29 Aug The real threat is not AI but bad education
The real threat to our developed world status is a culture of low expectations and monolithic business models.
Jeremy Warner raises an interesting dichotomy regarding the future of the workforce as technology gathers pace (The challenges of a no-deal Brexit are as nothing compared with those of Artificial Intelligence) but it doesn’t have to be doom and gloom – unless we let it.
Andy Haldane’s warnings of massive displacement of workers may well happen if we continue to allow the arrogance which has dictated traditional business models here in the West. Members of the governing class continue to think with the ‘too big to fail’ attitude which caused so much hardship after the financial crash of the last decade when the market decided it was right and it wasn’t going to change. Due to the systemic risk exposure in our financial system, they were bailed out and if lessons were learned, they did not change business practises.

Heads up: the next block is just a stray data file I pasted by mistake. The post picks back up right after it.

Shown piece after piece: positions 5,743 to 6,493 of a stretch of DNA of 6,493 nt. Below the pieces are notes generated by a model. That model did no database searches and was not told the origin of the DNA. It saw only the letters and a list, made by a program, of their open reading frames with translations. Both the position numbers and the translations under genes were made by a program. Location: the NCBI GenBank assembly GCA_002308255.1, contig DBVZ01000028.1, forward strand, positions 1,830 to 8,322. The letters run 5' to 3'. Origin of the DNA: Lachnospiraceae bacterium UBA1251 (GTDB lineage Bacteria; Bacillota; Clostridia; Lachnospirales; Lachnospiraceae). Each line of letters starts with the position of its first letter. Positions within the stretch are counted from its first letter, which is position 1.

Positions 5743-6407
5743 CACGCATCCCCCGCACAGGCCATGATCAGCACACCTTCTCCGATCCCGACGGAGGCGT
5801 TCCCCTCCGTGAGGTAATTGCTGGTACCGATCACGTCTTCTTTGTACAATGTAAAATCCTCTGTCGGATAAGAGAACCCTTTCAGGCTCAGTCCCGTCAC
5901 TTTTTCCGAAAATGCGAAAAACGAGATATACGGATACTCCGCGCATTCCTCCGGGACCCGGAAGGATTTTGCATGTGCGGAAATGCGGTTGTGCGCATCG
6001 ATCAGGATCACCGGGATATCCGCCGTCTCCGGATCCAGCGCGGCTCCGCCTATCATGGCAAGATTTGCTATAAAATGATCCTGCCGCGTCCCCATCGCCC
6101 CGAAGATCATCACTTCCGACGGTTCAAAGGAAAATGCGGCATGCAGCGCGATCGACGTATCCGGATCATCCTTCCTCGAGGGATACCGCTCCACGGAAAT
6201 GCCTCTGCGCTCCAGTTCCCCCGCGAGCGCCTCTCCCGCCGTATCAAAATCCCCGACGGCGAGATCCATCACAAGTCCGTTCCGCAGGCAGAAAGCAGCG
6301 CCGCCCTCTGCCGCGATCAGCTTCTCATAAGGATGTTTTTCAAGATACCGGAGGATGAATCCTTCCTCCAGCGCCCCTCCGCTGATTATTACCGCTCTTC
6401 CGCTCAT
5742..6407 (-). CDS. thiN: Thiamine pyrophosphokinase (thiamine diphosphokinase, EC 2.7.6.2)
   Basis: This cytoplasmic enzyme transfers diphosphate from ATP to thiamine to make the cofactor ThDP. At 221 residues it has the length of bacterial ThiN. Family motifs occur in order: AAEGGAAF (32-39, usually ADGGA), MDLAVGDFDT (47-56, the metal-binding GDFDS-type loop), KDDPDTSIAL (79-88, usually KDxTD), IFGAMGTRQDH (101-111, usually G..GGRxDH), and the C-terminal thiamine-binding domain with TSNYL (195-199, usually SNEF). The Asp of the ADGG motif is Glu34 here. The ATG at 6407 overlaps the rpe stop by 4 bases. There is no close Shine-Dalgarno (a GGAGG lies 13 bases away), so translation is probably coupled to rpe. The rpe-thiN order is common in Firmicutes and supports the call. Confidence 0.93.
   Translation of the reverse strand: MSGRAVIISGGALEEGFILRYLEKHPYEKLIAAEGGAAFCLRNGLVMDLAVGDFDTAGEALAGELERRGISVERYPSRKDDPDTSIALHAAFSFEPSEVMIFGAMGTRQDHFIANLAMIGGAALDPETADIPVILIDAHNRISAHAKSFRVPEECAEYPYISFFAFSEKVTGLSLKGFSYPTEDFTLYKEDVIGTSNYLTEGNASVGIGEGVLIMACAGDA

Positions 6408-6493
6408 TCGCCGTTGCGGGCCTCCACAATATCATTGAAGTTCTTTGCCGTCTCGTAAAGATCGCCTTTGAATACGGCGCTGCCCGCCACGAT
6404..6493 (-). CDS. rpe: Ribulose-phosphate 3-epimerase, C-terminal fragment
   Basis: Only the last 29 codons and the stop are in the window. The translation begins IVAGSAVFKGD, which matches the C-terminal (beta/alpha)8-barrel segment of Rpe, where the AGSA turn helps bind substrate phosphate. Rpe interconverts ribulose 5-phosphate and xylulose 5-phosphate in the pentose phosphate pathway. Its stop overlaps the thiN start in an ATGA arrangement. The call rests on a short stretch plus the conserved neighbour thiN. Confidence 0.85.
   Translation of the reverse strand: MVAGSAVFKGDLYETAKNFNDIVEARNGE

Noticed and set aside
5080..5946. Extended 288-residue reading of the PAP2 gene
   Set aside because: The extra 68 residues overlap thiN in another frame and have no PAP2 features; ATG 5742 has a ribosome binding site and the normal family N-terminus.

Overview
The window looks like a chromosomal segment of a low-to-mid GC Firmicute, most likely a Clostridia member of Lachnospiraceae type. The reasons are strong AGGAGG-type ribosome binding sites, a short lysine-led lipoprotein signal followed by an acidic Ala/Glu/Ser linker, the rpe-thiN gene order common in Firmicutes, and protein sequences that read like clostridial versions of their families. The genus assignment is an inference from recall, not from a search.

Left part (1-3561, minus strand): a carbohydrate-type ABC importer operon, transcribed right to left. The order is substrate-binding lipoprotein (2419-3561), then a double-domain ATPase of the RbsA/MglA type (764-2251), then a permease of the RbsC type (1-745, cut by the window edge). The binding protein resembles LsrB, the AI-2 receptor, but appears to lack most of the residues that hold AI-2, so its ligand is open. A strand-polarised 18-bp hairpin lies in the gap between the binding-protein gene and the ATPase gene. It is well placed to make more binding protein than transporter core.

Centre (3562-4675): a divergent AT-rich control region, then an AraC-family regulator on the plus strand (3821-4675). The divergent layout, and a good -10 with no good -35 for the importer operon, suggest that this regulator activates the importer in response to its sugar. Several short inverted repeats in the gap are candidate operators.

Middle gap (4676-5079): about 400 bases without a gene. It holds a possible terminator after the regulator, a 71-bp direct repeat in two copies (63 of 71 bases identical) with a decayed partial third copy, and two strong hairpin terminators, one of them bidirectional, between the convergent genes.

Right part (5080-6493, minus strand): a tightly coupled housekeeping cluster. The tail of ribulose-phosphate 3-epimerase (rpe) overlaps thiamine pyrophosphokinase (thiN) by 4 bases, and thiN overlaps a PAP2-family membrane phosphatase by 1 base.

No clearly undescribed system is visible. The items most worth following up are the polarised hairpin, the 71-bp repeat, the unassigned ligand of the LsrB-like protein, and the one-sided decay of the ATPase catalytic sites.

It is that same attitude which does indeed put us in jeopardy from technological developments including AI: the development of the next generation goes by the wayside as we are satisfied with poor literacy and numeracy and an ‘all must have prizes’ attitude. Meanwhile, in the emerging world, their peers are learning to code, learning to build apps and setting themselves up with the skills to be the business leaders of the future.
If we look at the Indian entrepreneurs Bhavish Aggarwal and Ankit Bhati who established Ola, the rival to Uber which launched in the UK this month, we can see they aren’t even waiting much beyond leaving school to leave their mark.
We, in the meantime, think that our ‘unskilled masses’: the ones who serve us in shops or clean our cars and who need ‘in work benefits’ from the state because we tax their minimum wage salary – can be kept happy with a few carrots and the occasional threat of a stick.
But now tech is going to burst the failing model of low expectations and monolithic cultures open unless we change our attitudes and reform education and training.
That is the revolution we need to bring to Britain if we are to make a success of technology and ensure we remain a developed nation.